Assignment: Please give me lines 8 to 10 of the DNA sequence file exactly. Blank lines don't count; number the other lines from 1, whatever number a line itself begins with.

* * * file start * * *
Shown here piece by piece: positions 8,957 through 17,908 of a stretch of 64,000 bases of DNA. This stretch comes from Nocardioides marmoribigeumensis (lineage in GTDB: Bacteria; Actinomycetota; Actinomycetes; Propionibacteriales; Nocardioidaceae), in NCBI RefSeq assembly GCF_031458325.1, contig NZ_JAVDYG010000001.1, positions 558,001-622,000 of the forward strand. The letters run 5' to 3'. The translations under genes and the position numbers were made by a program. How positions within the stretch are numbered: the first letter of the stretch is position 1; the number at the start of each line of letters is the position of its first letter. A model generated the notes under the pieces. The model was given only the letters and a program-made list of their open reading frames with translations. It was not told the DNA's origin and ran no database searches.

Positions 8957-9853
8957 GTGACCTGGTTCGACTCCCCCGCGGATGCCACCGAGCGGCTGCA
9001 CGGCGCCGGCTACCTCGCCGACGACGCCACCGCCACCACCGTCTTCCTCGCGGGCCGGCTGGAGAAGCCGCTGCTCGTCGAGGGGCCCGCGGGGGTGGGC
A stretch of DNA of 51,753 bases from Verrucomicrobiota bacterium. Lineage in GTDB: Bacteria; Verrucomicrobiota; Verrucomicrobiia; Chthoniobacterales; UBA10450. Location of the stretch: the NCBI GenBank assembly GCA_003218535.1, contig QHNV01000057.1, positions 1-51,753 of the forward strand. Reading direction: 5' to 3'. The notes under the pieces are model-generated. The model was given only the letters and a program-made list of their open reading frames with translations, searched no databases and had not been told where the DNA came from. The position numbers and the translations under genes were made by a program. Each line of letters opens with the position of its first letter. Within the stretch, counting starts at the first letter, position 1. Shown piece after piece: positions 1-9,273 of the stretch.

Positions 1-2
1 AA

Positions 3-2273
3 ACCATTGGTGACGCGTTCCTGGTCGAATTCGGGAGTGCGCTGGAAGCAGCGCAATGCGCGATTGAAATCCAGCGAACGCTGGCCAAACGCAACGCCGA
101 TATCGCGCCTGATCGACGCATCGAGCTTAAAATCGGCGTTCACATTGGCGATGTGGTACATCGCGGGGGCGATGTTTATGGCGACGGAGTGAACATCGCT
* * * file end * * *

Positions 3-2273
3 ACCATTGGTGACGCGTTCCTGGTCGAATTCGGGAGTGCGCTGGAAGCAGCGCAATGCGCGATTGAAATCCAGCGAACGCTGGCCAAACGCAACGCCGA
101 TATCGCGCCTGATCGACGCATCGAGCTTAAAATCGGCGTTCACATTGGCGATGTGGTACATCGCGGGGGCGATGTTTATGGCGACGGAGTGAACATCGCT